The French have mirepoix. Germans have suppengrun. Cajun kitchens have the holy trinity. Every world cuisine has a vegetable base that serves as the building block for a vast swath of its recipes. They function as aromatics – background essentials upon which the rest of the dish is built. The humble beginning, for a large number of Latin American countries, is sofrito.
The original sofrito was a Catalan confit of onions, leeks, and pork, though Columbus’ return of tomatoes, spices, and herbs from the New World diversified the dish by the 16th century. Replete with tomatoes, peppers, onions, garlic, paprika, and olive oil, the Spanish sofrito would be carried to the shores of Central America, the Caribbean, and the Philippines, where it was interpreted and modified to suit the tastes and agricultural capabilities of each culture it reached.
Sofrito acts as a sauce, stew, or marinade that is often the first step in a recipe. Purists maintain that sofrito is not a condiment – which traditionally it has not been – though some have repurposed the dish as such. While color and consistency vary regionally, nearly every Latin American sofrito is centered around garlic, peppers, onions, tomatoes, and cilantro. The ingredients may be chopped, ground, blended, or fried together to attain various flavor profiles. Given its versatility, it is often prepared in large batches and refrigerated or frozen for a later use, which in Latinx kitchens, will inevitably arise.
“Cada cocinero tiene su librito,” the expression goes which translates to “every chef has his/her own little book.” Thus, two neighbors out to cook the same sofrito in any one country can use conflicting recipes to end up with vastly different dishes; both can be delicious and “traditional,” a subjective concept to begin with. This is all to say that the list below of variations on New World sofrito is subject to debate and far from definitive. The ever-evolving, fluid nature of cooking sofrito that makes it so elusive in its singular methodization is also what has allowed it to survive into the modern age in its myriad forms.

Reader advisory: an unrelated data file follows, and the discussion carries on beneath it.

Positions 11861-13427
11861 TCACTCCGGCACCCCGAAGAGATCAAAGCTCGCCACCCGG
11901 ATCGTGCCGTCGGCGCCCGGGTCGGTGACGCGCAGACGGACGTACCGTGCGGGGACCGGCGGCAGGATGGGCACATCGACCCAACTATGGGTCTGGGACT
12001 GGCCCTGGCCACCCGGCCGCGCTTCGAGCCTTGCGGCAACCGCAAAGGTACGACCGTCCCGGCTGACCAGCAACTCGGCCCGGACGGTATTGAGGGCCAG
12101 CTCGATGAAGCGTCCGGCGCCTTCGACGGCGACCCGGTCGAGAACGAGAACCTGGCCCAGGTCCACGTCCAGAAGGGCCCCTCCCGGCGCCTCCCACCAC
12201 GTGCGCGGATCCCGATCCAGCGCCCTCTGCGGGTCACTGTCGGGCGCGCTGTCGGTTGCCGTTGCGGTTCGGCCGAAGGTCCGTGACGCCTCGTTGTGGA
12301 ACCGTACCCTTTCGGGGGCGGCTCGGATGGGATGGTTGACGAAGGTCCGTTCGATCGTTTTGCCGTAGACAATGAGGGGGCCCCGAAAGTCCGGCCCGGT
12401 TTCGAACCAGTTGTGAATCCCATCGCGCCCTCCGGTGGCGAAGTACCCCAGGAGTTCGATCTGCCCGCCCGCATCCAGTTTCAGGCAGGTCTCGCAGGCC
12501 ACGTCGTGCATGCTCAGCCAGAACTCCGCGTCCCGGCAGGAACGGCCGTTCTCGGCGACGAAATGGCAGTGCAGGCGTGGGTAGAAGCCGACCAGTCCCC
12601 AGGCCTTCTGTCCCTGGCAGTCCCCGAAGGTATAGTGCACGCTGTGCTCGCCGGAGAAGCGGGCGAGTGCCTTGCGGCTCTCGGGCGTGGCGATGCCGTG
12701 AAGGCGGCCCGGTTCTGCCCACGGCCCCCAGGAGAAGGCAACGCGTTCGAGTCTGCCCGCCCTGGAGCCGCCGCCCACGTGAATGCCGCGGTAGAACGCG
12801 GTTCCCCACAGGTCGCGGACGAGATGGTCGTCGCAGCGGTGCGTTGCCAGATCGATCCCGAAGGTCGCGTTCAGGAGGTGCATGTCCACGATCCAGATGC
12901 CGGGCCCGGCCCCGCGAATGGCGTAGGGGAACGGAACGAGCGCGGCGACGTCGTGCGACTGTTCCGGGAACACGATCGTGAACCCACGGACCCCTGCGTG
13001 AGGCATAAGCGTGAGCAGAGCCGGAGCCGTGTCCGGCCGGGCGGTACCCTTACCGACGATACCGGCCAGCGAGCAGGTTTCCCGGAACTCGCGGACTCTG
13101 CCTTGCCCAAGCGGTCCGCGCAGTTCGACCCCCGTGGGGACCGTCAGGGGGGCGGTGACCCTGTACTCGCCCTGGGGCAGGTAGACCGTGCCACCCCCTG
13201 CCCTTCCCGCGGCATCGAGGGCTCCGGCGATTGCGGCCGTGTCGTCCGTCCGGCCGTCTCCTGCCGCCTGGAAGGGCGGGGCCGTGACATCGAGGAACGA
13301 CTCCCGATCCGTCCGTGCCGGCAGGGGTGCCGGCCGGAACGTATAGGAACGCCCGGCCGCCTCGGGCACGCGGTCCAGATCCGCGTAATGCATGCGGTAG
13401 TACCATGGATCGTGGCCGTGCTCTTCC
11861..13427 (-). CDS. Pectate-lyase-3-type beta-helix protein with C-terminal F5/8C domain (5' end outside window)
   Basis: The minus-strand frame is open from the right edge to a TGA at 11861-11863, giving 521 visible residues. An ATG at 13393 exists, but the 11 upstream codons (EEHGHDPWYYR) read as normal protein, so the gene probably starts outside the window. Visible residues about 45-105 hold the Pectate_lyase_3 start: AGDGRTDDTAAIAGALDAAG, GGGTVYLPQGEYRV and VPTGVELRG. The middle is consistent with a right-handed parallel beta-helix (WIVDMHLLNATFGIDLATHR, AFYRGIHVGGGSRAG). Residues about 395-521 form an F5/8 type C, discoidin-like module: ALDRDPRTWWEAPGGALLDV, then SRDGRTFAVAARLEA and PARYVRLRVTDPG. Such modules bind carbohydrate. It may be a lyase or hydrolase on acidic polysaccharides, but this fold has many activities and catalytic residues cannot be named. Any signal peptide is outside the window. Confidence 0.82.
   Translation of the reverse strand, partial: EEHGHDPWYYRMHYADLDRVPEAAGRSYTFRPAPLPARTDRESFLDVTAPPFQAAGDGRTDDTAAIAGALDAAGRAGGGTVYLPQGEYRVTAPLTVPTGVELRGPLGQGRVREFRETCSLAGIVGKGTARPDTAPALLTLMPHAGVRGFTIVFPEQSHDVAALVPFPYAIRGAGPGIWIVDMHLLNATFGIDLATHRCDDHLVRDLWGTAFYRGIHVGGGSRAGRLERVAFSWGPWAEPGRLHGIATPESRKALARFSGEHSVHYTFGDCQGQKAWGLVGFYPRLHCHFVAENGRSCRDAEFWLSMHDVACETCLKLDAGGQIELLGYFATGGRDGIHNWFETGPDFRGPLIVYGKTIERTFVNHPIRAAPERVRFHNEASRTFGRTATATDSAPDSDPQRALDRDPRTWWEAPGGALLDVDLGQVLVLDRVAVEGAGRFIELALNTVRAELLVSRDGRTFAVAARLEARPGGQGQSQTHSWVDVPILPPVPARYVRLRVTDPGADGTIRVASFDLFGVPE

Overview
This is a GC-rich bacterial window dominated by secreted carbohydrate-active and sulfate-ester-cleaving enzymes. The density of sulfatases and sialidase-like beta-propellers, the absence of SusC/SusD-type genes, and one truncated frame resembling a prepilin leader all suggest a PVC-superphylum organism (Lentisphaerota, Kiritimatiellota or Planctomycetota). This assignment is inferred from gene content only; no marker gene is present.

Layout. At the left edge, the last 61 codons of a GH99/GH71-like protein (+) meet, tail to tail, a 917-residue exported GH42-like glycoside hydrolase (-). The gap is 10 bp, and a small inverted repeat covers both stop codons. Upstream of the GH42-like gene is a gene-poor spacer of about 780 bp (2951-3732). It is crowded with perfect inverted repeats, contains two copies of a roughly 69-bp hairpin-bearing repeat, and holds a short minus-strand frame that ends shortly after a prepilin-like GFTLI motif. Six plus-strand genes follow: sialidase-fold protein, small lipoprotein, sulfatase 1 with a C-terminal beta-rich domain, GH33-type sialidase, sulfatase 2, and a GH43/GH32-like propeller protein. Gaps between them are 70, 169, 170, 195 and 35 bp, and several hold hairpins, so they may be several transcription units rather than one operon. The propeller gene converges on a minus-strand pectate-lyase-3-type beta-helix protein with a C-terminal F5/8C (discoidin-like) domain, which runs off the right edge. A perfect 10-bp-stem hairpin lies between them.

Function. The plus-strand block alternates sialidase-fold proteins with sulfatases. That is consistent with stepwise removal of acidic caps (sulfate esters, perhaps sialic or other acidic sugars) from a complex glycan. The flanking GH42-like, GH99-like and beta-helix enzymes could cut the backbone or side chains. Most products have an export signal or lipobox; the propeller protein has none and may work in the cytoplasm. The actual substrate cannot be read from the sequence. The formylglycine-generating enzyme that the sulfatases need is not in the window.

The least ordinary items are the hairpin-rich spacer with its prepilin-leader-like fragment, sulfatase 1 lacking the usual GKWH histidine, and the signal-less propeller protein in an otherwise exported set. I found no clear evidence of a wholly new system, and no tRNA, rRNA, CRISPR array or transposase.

The classic Spanish sofrito sautés blended onions, garlic, and green pepper over olive oil to evaporate moisture and brown before adding crushed tomatoes or tomato sauce. The red mixture is seasoned with salt and paprika and left to reduce until thick. Spain’s sofrito finds its way most often into the country’s national dish, paella.
The Puerto Ricans abandon tomatoes and heat altogether in their take on sofrito. Green peppers, onions, cilantro, culantro, ajis dulces, garlic, and oil are simply blended until smooth. The light-green base is essential to stews like Wilo Benet’s fricase de pollo for a kick of sweetness, and savory baked goods like Jose Santaella’s pastelon de lechon y batatas.
The defining characteristics for DR’s sofrito are the vinegar and annatto that give it a tang not found elsewhere throughout the Caribbean sofrito-scape. The base of red onions, green peppers, garlic, diced pimentos, oregano, and cilantro are, like PR’s recaito, simply blended to desired consistency for immediate use or storage
If anyone were to add pork to their sofrito, it would be the Cubans. Garlic, bay leaf, Spanish onions, bell peppers, Roma tomatoes, and ham are sautéed before tomato paste brings everything together as it caramelizes. White wine is added for acidity and cilantro for freshness before it is blended together to use in Cuban staples like picadillo, or comfort food like Ana Sofia Pelaez’ harina con cangrejo.
Hogao is used as a condiment more than any of the aforementioned variations. Colombians add cumin to their savory sauté of onions, scallions, tomatoes, and garlic to give this chunky, burnt-orange base a smoky finish. It can be found alongside national dish bandeja paisa.
Header image credit Pat Kight from Flickr.